3. Be specific – don’t write “add more detail here”, do write “explain why Henry VIII broke away from the Catholic Church”
  4. Make positive comments as well as negative ones – e.g. “thorough explanation of Plato’s Allegory of the Cave”
  5. Use the language of the exam board (if appropriate), to help students understand how to show greater quality next time – e.g. “compare this theory to the theories you studied earlier in the course – which is more persuasive and why?”

I’d like to challenge you to have a go at “comment only” marking (where previously you would have included a grade) over the next few weeks. See what difference it makes to students in one class and let me know what you’ve found.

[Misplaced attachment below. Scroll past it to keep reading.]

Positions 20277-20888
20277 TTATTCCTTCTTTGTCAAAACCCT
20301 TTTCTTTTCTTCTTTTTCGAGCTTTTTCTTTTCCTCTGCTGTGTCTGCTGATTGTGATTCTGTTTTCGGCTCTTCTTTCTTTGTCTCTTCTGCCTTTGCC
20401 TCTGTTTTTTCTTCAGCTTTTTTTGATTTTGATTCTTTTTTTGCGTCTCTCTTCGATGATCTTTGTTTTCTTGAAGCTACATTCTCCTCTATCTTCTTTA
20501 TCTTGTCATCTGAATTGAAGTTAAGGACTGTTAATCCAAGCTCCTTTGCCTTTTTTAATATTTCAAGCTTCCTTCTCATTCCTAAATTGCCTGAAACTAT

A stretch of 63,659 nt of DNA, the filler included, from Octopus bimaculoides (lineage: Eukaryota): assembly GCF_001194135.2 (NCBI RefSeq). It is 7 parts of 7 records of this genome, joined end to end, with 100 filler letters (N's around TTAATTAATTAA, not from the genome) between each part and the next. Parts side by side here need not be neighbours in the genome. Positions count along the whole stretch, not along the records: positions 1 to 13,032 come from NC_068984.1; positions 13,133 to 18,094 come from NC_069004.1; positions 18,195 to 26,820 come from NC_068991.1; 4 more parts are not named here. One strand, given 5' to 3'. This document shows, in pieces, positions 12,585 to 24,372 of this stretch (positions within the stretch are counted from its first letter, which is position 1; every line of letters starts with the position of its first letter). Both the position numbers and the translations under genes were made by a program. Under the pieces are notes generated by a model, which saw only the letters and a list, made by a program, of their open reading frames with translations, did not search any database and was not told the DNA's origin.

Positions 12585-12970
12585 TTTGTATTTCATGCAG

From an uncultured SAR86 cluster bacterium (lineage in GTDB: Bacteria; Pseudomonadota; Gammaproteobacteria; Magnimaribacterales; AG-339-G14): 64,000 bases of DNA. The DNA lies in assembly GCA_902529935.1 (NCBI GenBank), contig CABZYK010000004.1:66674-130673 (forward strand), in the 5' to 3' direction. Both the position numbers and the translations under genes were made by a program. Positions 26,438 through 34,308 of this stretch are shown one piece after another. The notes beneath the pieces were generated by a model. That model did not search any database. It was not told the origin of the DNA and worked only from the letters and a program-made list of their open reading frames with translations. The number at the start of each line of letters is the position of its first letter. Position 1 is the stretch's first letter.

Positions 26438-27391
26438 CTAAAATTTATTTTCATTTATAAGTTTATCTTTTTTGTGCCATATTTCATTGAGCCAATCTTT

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Student Feedback – A Useful Guide

Feedback

I’m not the perfect teacher.

I get at least one thing wrong every day, often at least once a lesson and frequently more often than that. Having said that, I think I still do a decent job of teaching my students. They make the progress expected of them, behave well towards each other, develop their skills and confidence and by the end of the year they are a lot better than they were at the beginning of the year. But that’s just a snapshot, one that is easy to take in the summer term. It doesn’t reflect the hard work that has gone into ensuring that the students are staying on track and making the most of their opportunities. In this week’s post, I want to talk about how I’ve approached student feedback, to refine my teaching little by little over time: student feedback.

What my friend was getting wrong